• Veronika BENIGNO, Francis GROSSMANN & Olivier KRAIF (Pearson / Université Grenoble-Alpes)
    Les collocations fondamentales : une piste pour l’apprentissage lexical
    (Fundamental collocations: suggestions for learning lexis)
    pp. 81-96

    Following the pioneering work of Gougenheim and his team in the 1950s, pedagogical frequency lists have received much attention in France and elsewhere. However, research has mainly focused on single lexical items, whereas the role played by high-frequency phraseological units, i.e. units functioning as independent lexico-grammatical chunks, has been neglected. In this paper we describe the relationship between frequency and native speakers’ judgements in order to determine the basic character of phraseological units; additionally, we show that individual judgements seem to be affected by the degree of fixedness between the components of such units. In the last section we discuss some pedagogical implications derived from a corpus-based study in the domain of  ‘social events’.

  • Alise LEHMANN (Université de Picardie)
    Le Robert Brio : un outil pour l’acquisition lexicale
    (Using the Robert Brio dictionary for acquiring lexis)
    pp. 97-106

    Lexical morphology is barely attended to in the teaching of vocabulary in primary schools. If and when it is addressed, it is generally via derivation and composition and, unfortunately, looking to exploit pupils’ etymological knowledge which is inexistent. This article proposes to present to Robert Brio dictionary (2004). This dictionary, which is relatively unknown, allows an alternative means of studying morphology: without recourse to classical languages and using a comparative approach to analyzing words. This article is divided into three sections: theoretical (presentation of the theoretical and methodological options of the Robert Brio), lexicographical, pedagogical (discovery of patterns favouring in particular the acquisition of lexical spelling).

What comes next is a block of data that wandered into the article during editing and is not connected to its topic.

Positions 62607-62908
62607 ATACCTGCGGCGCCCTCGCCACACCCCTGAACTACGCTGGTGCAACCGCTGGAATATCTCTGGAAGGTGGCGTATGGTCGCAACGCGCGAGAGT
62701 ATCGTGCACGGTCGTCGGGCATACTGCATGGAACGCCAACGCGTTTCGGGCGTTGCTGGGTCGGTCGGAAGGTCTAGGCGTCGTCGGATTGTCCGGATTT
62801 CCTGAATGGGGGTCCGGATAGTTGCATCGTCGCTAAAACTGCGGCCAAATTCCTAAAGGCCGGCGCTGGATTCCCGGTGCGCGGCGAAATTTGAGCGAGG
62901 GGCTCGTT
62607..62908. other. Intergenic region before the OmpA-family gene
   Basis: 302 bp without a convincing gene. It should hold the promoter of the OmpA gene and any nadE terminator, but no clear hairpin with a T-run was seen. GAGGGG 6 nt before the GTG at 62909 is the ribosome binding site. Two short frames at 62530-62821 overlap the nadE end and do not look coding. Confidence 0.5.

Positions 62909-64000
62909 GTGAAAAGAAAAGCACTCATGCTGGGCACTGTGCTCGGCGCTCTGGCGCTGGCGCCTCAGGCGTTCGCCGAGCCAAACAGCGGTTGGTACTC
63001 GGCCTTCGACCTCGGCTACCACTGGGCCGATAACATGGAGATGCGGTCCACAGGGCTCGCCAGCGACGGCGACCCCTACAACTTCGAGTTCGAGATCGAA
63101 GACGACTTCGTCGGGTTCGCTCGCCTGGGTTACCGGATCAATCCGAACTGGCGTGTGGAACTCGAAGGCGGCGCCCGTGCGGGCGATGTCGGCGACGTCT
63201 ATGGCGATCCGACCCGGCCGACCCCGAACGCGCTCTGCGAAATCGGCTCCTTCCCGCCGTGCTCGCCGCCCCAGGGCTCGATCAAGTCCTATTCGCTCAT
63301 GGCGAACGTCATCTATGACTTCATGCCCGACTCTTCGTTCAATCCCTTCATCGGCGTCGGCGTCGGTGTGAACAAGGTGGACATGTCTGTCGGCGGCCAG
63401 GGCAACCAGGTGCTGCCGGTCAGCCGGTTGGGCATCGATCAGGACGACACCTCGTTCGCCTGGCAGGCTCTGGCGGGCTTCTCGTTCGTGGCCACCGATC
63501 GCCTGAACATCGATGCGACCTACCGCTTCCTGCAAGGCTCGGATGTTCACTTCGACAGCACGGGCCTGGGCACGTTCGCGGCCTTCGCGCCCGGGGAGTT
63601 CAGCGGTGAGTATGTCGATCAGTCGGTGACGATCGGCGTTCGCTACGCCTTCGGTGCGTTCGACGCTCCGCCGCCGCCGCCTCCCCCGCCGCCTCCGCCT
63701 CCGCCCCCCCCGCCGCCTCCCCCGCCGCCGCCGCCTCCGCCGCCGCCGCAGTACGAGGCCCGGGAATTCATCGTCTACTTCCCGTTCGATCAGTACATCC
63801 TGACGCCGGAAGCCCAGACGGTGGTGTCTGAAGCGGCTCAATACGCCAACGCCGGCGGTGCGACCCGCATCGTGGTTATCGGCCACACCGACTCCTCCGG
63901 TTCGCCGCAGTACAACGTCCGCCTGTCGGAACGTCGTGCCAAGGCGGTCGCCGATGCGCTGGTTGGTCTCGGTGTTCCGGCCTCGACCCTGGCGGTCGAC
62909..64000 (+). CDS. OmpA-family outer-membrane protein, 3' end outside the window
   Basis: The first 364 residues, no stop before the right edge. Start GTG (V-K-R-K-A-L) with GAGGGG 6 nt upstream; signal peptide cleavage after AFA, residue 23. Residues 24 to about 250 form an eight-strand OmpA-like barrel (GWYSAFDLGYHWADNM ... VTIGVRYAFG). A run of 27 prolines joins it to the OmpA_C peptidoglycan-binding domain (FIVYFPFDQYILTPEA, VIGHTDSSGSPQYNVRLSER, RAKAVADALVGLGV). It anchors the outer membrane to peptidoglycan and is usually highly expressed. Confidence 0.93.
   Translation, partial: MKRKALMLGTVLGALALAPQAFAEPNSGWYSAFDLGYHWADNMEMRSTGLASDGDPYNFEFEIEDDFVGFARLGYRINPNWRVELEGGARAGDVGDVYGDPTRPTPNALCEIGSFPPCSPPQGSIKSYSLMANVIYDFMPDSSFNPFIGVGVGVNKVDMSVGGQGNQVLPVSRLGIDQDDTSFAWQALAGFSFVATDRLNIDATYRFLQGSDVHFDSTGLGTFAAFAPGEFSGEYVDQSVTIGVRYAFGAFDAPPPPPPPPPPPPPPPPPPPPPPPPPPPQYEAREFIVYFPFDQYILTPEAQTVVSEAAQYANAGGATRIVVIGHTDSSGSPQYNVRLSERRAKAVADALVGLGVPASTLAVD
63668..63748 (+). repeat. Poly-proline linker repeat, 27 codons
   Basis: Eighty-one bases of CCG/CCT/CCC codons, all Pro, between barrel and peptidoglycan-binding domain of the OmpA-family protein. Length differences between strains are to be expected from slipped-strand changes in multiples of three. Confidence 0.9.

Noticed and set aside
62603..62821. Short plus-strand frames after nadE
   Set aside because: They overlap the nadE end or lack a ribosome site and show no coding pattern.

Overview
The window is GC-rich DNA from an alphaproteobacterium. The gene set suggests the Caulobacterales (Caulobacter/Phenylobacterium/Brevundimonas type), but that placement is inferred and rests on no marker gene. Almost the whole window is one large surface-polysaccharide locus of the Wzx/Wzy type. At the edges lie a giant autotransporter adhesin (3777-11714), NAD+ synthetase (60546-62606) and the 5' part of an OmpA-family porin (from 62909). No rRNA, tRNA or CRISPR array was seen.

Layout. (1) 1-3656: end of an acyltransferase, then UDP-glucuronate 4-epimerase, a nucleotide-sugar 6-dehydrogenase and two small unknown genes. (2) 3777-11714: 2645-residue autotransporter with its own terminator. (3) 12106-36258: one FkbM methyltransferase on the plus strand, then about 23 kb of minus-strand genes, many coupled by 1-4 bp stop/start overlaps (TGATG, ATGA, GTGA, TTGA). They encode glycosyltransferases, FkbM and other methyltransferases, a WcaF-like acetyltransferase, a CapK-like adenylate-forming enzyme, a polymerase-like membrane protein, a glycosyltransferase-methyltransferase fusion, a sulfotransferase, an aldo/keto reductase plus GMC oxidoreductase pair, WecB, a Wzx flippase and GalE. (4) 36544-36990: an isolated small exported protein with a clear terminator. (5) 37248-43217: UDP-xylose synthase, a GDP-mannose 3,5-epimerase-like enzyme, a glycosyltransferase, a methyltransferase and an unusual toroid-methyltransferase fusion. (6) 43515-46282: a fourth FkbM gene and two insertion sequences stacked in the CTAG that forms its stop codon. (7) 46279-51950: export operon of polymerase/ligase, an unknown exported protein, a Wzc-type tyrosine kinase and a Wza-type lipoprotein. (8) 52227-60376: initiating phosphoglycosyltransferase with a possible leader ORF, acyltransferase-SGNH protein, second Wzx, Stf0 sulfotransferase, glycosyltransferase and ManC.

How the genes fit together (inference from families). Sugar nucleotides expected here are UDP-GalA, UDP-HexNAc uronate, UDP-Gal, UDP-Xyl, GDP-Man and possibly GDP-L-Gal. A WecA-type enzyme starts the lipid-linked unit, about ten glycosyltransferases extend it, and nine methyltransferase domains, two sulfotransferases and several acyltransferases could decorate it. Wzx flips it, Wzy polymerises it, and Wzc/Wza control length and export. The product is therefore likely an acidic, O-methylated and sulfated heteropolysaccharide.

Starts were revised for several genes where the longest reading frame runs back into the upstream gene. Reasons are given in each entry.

• James MILTON (Swansea University)
    French lexis and formal exams in the British foreign language classroom
    pp. 107-120

    In a study carried out 10 years ago Milton (2006) concluded that the volumes of vocabulary taught in UK French classes were very small, so small that it seemed impossible to achieve the communicative aims of the National Curriculum. Since then the proportions of students taking milestone exams at age 16, and who get top grades, has increased. Does this mean that the standards for knowledge in French have improved or has the standard of the exam altered? Measuring the knowledge of French vocabulary in schools can help shed light on this since vocabulary knowledge is closely connected with overall performance in a foreign language and can be measured objectively. This study repeats the Milton (2006) study with learners in the same school. Results suggest that the vocabulary knowledge of learners at both age 16 and age 18 has not changed. Since the same knowledge is rewarded with higher grades in national exams, this implies that grade inflation is occurring and that the exams are becoming easier over time.

Book reviews
  • Des documents authentiques aux corpus. Démarches pour l'apprentissage des langues, de A. Boulton & H. Tyne
    par J. Delahaie
    pp. 121-122
  • Interpéter pour traduire, de M. Lederer & D. Seleskovitch
    par A. Widlund-Fantini
    pp. 122-123
  • Le développement d'aspects phonético-phonologiques du français chez des enfants bilingues simultanés et successifs : Le VOT et la liaison dans une étude de cas multiples, de F. Splendido
    par E. Shoemaker
    pp. 123-126